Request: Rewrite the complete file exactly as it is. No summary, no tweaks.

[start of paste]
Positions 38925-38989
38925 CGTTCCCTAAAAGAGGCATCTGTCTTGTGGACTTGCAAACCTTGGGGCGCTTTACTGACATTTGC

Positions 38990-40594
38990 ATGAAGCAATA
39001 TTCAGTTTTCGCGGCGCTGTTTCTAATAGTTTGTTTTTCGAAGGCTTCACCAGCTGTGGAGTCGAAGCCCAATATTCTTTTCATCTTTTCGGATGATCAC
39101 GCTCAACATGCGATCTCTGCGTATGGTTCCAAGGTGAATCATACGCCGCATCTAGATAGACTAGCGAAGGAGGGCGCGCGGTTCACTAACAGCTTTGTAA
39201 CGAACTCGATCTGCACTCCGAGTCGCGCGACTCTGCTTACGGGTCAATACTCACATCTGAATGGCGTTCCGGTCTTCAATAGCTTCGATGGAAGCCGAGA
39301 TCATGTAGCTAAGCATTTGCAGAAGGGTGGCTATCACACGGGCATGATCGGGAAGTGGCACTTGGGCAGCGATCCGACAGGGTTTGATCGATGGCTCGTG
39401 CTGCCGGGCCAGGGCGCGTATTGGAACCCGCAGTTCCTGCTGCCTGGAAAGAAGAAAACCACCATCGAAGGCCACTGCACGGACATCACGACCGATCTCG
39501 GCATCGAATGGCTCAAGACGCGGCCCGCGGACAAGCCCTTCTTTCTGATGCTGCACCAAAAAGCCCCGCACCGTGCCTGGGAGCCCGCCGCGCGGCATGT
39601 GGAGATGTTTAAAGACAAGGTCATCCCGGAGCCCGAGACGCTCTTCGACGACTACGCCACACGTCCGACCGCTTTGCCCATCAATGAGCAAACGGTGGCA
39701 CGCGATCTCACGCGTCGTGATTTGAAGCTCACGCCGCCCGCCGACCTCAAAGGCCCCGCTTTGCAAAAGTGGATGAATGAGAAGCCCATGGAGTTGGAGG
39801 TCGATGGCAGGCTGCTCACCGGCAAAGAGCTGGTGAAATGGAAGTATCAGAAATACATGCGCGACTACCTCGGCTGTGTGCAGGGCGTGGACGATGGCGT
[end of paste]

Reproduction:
Positions 38925-38989
38925 CGTTCCCTAAAAGAGGCATCTGTCTTGTGGACTTGCAAACCTTGGGGCGCTTTACTGACATTTGC

Positions 38990-40594
38990 ATGAAGCAATA
39001 TTCAGTTTTCGCGGCGCTGTTTCTAATAGTTTGTTTTTCGAAGGCTTCACCAGCTGTGGAGTCGAAGCCCAATATTCTTTTCATCTTTTCGGATGATCAC
39101 GCTCAACATGCGATCTCTGCGTATGGTTCCAAGGTGAATCATACGCCGCATCTAGATAGACTAGCGAAGGAGGGCGCGCGGTTCACTAACAGCTTTGTAA
39201 CGAACTCGATCTGCACTCCGAGTCGCGCGACTCTGCTTACGGGTCAATACTCACATCTGAATGGCGTTCCGGTCTTCAATAGCTTCGATGGAAGCCGAGA
39301 TCATGTAGCTAAGCATTTGCAGAAGGGTGGCTATCACACGGGCATGATCGGGAAGTGGCACTTGGGCAGCGATCCGACAGGGTTTGATCGATGGCTCGTG
39401 CTGCCGGGCCAGGGCGCGTATTGGAACCCGCAGTTCCTGCTGCCTGGAAAGAAGAAAACCACCATCGAAGGCCACTGCACGGACATCACGACCGATCTCG
39501 GCATCGAATGGCTCAAGACGCGGCCCGCGGACAAGCCCTTCTTTCTGATGCTGCACCAAAAAGCCCCGCACCGTGCCTGGGAGCCCGCCGCGCGGCATGT
39601 GGAGATGTTTAAAGACAAGGTCATCCCGGAGCCCGAGACGCTCTTCGACGACTACGCCACACGTCCGACCGCTTTGCCCATCAATGAGCAAACGGTGGCA
39701 CGCGATCTCACGCGTCGTGATTTGAAGCTCACGCCGCCCGCCGACCTCAAAGGCCCCGCTTTGCAAAAGTGGATGAATGAGAAGCCCATGGAGTTGGAGG
39801 TCGATGGCAGGCTGCTCACCGGCAAAGAGCTGGTGAAATGGAAGTATCAGAAATACATGCGCGACTACCTCGGCTGTGTGCAGGGCGTGGACGATGGCGT